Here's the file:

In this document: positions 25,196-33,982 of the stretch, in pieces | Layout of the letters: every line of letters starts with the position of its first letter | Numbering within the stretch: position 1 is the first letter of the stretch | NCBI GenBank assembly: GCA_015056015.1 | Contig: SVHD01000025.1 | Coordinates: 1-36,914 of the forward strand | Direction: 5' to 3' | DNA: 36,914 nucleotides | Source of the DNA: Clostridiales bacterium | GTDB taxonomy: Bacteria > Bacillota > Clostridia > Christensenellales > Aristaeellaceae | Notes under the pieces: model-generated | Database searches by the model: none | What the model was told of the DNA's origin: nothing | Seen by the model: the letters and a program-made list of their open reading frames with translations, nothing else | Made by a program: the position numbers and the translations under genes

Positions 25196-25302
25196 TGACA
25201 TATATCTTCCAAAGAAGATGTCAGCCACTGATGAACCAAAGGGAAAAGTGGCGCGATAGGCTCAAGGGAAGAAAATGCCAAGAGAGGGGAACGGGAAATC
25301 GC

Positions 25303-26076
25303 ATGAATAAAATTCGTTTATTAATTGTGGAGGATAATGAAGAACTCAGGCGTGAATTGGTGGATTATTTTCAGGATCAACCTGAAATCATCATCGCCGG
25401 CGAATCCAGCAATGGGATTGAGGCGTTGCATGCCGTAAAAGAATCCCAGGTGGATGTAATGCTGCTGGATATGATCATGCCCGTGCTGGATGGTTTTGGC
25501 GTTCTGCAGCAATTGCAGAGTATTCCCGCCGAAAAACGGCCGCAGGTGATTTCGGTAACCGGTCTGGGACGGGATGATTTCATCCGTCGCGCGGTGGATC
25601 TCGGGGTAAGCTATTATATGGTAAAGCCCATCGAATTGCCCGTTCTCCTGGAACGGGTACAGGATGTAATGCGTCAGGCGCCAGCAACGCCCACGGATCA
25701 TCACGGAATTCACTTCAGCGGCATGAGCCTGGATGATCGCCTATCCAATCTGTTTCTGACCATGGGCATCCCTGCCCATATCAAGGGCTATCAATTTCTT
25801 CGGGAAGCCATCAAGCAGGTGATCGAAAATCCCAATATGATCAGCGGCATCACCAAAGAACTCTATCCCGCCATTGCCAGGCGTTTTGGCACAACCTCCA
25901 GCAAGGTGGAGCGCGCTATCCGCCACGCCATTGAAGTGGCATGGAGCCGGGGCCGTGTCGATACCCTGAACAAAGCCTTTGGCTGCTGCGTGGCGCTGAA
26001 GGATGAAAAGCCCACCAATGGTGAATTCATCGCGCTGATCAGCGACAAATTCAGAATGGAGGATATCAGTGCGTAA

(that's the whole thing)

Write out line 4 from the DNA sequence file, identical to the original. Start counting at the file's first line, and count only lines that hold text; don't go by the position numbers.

25201 TATATCTTCCAAAGAAGATGTCAGCCACTGATGAACCAAAGGGAAAAGTGGCGCGATAGGCTCAAGGGAAGAAAATGCCAAGAGAGGGGAACGGGAAATC